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Could Sugar replace Gadolinium-Based Contrast Agents used for MRIs?

Animal studies have shown that D-glucose is a potential biodegradable MRI contrast agent for imaging glucose uptake in tumors.  According to findings reported by Xu et al in “Dynamic Glucose-Enhanced (DGE) MRI: Translation to Human Scanning and First Results in Glioma Patients”, dynamic glucose-enhanced (DGE) imaging is feasible in humans.  Chemical exchange saturation transfer (CEST) MRI was used to image dynamic signal changes in the human brain at 7 Tesla (7T) during and after infusion of D-glucose (sugar).

DGE image data from 4 normal volunteers and 3 glioma patients showed strong signal enhancement in blood vessels, while the enhancement varied spatially over the tumor.  The authors noted that the areas of enhancement differed spatially between DGE and conventional Gd-enhanced imaging, suggesting complementary image information content for these two types of agents.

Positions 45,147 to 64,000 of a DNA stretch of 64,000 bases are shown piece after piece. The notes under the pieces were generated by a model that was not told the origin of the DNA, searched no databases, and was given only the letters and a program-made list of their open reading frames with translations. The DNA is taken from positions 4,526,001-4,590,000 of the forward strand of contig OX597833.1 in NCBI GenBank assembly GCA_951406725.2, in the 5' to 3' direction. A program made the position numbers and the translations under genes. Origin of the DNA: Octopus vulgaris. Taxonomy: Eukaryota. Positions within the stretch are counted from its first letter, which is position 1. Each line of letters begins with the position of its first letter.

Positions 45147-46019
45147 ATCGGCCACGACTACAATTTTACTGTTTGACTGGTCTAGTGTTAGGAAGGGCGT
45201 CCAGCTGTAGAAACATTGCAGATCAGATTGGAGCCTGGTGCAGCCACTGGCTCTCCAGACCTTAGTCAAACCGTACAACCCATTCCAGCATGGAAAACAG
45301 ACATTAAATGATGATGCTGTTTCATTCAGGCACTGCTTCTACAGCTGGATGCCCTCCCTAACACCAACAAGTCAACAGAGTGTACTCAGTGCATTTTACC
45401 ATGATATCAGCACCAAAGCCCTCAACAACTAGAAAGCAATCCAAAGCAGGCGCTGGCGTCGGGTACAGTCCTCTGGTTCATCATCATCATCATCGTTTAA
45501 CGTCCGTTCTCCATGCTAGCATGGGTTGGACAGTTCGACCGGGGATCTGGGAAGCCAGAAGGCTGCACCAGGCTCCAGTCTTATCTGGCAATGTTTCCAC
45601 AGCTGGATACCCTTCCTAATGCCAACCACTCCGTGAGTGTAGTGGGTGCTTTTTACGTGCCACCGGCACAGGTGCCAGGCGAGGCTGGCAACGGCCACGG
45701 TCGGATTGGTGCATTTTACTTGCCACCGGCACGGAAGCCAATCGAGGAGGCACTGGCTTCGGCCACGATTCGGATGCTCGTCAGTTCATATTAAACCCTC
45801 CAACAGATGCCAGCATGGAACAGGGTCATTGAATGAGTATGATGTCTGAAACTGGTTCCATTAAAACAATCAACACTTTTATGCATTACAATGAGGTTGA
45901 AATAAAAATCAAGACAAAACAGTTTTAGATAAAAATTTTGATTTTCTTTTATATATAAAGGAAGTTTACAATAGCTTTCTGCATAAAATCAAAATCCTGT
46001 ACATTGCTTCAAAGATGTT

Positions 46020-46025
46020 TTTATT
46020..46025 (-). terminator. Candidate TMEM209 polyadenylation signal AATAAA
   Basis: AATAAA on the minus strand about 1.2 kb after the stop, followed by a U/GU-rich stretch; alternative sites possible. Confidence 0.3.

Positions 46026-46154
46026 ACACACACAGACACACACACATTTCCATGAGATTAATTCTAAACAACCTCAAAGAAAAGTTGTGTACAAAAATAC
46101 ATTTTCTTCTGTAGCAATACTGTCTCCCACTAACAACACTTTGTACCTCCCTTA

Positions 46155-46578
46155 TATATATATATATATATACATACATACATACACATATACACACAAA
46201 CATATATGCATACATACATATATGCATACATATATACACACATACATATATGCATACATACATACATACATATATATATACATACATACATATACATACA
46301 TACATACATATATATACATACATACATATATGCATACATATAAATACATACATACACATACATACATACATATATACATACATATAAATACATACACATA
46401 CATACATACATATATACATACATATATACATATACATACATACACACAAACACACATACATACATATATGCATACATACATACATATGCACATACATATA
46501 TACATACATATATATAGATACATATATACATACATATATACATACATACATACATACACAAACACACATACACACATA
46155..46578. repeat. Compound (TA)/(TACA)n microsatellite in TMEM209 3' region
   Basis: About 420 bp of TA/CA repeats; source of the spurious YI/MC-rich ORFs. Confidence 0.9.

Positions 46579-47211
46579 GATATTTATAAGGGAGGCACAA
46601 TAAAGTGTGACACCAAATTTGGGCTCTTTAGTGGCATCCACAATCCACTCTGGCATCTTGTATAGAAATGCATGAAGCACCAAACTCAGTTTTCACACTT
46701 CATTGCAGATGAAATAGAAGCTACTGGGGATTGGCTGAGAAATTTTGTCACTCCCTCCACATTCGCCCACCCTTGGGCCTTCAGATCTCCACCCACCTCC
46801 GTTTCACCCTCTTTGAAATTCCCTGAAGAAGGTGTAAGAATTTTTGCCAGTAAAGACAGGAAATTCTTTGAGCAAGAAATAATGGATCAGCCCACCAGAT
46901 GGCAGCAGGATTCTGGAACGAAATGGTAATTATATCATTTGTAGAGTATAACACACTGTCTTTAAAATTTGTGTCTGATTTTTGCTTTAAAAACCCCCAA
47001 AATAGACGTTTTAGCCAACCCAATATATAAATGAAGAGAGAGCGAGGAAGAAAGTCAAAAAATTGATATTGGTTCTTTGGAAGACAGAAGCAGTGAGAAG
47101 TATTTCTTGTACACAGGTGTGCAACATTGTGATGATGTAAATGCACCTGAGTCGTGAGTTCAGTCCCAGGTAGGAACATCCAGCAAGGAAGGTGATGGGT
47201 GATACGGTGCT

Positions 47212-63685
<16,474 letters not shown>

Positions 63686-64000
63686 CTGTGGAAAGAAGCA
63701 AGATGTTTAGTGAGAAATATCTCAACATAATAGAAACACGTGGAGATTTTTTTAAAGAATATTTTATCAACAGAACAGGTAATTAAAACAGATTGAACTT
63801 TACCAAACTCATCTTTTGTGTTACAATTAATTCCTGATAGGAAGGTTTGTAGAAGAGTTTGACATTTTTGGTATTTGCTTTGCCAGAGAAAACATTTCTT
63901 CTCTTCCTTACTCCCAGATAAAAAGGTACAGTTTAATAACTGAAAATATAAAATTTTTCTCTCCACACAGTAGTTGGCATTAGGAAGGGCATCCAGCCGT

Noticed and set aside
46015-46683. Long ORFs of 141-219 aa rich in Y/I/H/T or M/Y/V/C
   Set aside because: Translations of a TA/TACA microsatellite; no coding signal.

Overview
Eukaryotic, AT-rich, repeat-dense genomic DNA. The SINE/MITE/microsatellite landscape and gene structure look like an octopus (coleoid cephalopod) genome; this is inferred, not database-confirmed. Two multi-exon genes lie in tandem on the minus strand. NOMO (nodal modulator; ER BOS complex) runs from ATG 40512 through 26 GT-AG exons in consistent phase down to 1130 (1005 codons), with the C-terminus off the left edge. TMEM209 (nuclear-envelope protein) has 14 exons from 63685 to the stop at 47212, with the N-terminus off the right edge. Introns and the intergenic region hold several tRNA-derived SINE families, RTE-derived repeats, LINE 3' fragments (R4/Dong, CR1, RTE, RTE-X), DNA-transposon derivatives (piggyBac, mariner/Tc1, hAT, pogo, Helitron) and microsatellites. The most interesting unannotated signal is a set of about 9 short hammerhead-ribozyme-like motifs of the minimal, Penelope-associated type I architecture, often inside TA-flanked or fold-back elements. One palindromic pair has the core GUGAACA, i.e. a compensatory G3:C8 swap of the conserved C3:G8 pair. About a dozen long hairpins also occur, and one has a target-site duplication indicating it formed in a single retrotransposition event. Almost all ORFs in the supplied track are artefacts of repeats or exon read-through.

The researchers concluded that it was possible to detect water signal changes in the human brain induced by infusion of D-glucose.  They said that the signal changes are due to glucose uptake in vessels, the brain and tumor tissue areas, and are related to the kinetics of delivery, transport and metabolism of D-glucose.  They noted that an interesting finding is that different tumor areas showed varying times of enhancement, which suggests that the dynamic time curves may contain information about blood-brain barrier (BBB) permeability.

According to the study authors, a larger human study is needed, and for DGE to become relevant clinically, it would have to be possible at 3 Tesla and preferably also at 1.5 Tesla.

Why this is important for patients –  (more…)

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